Reading the books of the Law, the Pentateuch, in their original context is the crucial prerequisite for reading their citation and use in later interpretation, including the New Testament writings, argues Ben Witherington III. Here, he offers pastors, teachers, and students an accessible commentary on the Pentateuch, as well as a reasoned consideration of how these books were heard and read in early Christianity. By reading “forward and backward,” Witherington advances the scholarly discussion of intertextuality and opens a new avenue for biblical theology.
Witherington's convivial writing style will attract a wide readership to this next installment of his "old and new" series. His Christocentric approach to the "old" law will continue to incite dialogue and his explanation of the "new" law will be a help to readers of the New Testament.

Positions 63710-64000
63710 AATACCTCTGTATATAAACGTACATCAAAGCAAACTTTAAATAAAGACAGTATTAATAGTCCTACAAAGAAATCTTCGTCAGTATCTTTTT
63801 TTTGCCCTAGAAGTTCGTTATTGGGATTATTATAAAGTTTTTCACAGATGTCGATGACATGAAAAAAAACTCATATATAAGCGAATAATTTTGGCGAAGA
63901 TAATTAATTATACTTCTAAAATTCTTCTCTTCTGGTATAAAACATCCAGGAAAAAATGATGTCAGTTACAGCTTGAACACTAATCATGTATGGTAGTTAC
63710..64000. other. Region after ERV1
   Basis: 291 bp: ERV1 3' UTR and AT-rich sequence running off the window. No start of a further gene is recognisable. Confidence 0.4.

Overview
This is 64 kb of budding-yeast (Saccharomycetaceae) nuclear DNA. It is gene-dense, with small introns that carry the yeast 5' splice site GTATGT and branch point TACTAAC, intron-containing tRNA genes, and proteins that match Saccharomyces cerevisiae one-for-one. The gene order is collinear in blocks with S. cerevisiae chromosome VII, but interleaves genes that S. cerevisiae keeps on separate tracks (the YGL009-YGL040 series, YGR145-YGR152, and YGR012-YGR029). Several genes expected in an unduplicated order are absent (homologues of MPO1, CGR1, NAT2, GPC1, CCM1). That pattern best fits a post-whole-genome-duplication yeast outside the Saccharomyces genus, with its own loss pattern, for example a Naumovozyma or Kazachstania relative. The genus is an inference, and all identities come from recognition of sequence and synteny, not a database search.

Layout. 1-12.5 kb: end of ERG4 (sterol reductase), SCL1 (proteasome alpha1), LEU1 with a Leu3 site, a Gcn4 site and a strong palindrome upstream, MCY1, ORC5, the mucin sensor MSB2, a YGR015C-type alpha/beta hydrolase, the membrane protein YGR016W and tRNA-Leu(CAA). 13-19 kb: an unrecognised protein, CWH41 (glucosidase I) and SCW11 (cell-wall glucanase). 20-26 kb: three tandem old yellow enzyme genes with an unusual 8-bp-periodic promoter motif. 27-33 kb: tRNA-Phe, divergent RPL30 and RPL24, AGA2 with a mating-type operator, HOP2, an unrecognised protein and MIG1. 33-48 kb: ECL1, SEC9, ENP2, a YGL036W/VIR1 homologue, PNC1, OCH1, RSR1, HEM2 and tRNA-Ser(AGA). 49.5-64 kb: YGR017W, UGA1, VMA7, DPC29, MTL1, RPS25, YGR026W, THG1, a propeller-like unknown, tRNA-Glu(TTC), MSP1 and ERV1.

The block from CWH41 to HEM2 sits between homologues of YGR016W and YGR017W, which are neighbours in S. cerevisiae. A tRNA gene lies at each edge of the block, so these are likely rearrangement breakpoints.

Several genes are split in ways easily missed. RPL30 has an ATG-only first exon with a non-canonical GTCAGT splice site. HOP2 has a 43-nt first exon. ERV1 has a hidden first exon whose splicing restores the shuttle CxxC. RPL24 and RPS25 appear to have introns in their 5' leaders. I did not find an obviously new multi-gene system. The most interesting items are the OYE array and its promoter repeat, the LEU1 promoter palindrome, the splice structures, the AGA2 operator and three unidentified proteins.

-Bill T. Arnold, Asbury Theological Seminary
Completing his trilogy of exploring intertexuality in the Psalms, Isaiah, and now the Torah, this volume puts Witherington's impressive command of the biblical documents and their backgrounds on full display. While I don't agree with all of his proposals, I've learned much from this well-conceived study.
-Andreas J. Köstenberger, Southeastern Baptist Theological Seminary
In the Logos edition, this digital volume is enhanced by amazing functionality. Citations link directly to English translations and original-language texts, and important terms link to dictionaries, encyclopedias, commentaries, and theology texts. Perform powerful searches to find exactly what you’re looking for. Take the discussion with you using tablet and mobile apps. With Logos Bible Software, the most efficient and comprehensive research tools are in one place, so you get the most out of your study.